I wanted to post this yesterday but since yesterday was the anniversary of Pearl Harbor it seemed only fitting to push this back a day. The P-63 Kingcobra was somewhat of an unsung hero of WWII with most of the planes being sent to Russia under the Lend Lease Act. But with over 3,300 built they certainly saw their share of combat. December 7th was actually the 75th anniversary of the aircrafts first flight.
The P-63 was the “big brother” if you will of the P-39 Airacobra, both of which were built by Bell Aircraft. The P-63 was based off of the design of the P-39 while at the same time trying to improve on the P-39’s deficiencies. The P-63 was never accepted by the USAAF as a combat plane but did serve in training and target practice services.
While certainly not as glamorized as the Mustang or the Spitfire, the Supercobra and the Airacobra did their duties. Today only a handful are left flying. Thankfully with the help of volunteers and private collectors more and more are being returned to the sky. If ever at an airshow I highly recommend stopping and looking closely at a Cobra because their design is truly unique.
Oh boy one of the topics I really don’t like talking about. Until Now. Flash. I can honestly say that I am not a flash person. It’s just extra work and extra stuff to carry. However, I do love those shots that use non natural light properly. Well with the upgrade to the D4 came the upgrade to the SB-900 and combined, along with a very helpful little setting called e4, I’m starting to really have fun with flash. Fun is the key word there. Back using the D3 and SB-800, I wasn’t having fun. It felt like work. The whole point of photography is to have fun by capturing those great images and when you don’t get them it gets frustrating. Well for those of you that know about e4, you know how incredibly helpful it is. For those of you that don’t, well this one post might be the one for you.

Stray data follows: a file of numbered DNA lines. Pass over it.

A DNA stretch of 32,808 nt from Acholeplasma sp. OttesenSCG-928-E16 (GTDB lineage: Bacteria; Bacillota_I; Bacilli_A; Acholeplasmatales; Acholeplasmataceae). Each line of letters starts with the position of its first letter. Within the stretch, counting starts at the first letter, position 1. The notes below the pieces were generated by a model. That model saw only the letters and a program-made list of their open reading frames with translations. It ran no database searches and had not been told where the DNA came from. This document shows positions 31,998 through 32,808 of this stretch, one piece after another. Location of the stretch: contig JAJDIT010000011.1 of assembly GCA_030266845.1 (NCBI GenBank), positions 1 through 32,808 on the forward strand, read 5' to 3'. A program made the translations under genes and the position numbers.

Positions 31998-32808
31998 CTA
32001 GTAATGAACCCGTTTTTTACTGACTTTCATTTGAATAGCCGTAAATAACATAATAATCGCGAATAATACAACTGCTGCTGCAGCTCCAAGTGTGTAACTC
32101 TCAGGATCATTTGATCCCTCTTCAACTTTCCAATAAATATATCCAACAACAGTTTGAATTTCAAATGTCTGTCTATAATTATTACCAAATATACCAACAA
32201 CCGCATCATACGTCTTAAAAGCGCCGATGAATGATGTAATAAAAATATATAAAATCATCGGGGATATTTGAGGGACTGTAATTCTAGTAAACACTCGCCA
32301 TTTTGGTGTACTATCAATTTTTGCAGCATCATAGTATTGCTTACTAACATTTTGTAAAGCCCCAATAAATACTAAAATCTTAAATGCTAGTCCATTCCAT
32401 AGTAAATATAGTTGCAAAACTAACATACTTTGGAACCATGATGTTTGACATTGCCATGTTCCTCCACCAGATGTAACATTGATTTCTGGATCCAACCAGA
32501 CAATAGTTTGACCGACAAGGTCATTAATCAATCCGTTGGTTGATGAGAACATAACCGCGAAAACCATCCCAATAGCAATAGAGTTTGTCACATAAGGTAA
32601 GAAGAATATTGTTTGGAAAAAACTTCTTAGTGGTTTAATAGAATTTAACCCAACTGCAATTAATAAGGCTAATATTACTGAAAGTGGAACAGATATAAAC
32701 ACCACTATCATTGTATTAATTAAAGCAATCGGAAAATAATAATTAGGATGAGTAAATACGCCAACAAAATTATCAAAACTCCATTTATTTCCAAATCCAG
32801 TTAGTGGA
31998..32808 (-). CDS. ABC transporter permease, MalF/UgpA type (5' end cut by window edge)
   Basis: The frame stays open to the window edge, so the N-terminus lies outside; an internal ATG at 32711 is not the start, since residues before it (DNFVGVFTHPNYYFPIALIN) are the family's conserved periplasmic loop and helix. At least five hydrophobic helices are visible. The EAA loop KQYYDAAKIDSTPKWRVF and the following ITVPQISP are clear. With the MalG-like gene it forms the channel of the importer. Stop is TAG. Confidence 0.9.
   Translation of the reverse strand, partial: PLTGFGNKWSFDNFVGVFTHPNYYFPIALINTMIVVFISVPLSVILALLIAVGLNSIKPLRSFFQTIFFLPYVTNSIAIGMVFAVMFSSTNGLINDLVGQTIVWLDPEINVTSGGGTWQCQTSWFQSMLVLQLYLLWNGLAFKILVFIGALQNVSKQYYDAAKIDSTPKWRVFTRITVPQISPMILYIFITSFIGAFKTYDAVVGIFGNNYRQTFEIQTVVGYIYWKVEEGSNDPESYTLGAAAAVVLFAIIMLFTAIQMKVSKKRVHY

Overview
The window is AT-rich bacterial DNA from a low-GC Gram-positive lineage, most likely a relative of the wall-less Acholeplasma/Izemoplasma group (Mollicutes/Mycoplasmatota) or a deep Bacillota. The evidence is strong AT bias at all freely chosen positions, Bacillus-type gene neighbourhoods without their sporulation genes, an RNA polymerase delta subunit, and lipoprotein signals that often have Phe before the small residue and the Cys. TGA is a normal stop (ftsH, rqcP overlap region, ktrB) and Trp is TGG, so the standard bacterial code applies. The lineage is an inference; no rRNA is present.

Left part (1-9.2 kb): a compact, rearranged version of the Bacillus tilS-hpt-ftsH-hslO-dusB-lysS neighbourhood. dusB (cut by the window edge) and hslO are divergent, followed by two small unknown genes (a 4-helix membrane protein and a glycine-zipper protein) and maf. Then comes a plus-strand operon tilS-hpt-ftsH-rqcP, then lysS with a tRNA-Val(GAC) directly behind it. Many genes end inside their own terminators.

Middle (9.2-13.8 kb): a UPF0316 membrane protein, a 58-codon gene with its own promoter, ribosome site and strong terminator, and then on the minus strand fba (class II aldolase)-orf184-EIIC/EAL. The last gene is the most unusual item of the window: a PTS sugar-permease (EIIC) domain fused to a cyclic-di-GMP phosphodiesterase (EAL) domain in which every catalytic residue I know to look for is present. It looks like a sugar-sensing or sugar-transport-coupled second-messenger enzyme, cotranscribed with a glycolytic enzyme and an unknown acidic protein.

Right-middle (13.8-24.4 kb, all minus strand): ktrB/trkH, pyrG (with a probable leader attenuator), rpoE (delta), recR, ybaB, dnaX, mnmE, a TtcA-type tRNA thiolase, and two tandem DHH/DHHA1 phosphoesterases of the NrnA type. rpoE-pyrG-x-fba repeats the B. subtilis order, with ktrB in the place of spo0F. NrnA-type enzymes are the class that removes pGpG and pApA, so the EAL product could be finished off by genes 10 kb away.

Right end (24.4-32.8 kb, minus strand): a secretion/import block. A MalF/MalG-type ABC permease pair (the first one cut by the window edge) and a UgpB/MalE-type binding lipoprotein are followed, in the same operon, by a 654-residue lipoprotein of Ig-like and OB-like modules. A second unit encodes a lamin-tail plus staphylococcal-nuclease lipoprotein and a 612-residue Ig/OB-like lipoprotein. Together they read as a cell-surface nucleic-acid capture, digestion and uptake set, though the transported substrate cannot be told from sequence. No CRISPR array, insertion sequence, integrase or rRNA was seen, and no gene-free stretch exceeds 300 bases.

E4 can be found in Nikon cameras D4, D4s, DF and the D610. Under the Custom settings menu, literally the number e4 it says “Exposure comp for Flash.” What this does when it’s set to background only, is it separates the exposure compensation in the camera body, which is global, and the exposure compensation in the flash. Having those two separate makes using flash very simple. This one feature gives you so much more control when using flash. For those of you like me that only carry around one flash and a TTL cord in the field and you need to do that quick portrait in high noon, it’s bloody nice. I post three shots as examples. The first one is pretty simple, four CAF members working on this P-63 in the middle of the day under a tarp. Well kinda hard to get close as you can see, there is a wing in the way and that taro is casting a big shadow. Well with no post work, it was simple one flash from ten feet away lit up their faces.
Another example is inside this shop. This is the machine shop at Dixie Wing where the make, repair or restore the parts for the their aircraft. Now the one major benefit this place has is the insides are all white. Which means that the entire inside of the building is one big fill card. The down side is, every machine shop has those long white fluorescent lights and because it’s Georgia the doors were all open to get some air moving through. All of this translates to multiple light sources.
Now you might be asking yourself, “why do those images look so simple and boring?” It’s a machine shop, there’s dirt and grunge and all sorts of fun ways to finish those kinds of images and you’re right there are. But for the point of this lesson I needed non of that. The point was to get even light throughout the space with the multiple light sources, and trying to get enough depth of field to show off all the different machines. No HDR, no post work, just simple shots. After this I can go play and see what other ideas I can come up with. I won’t say that I want to use flash all the time, but I can say that it’s nice to have it when it’s needed and that it is an option for trying new things. All due to upgraded equipment and e4.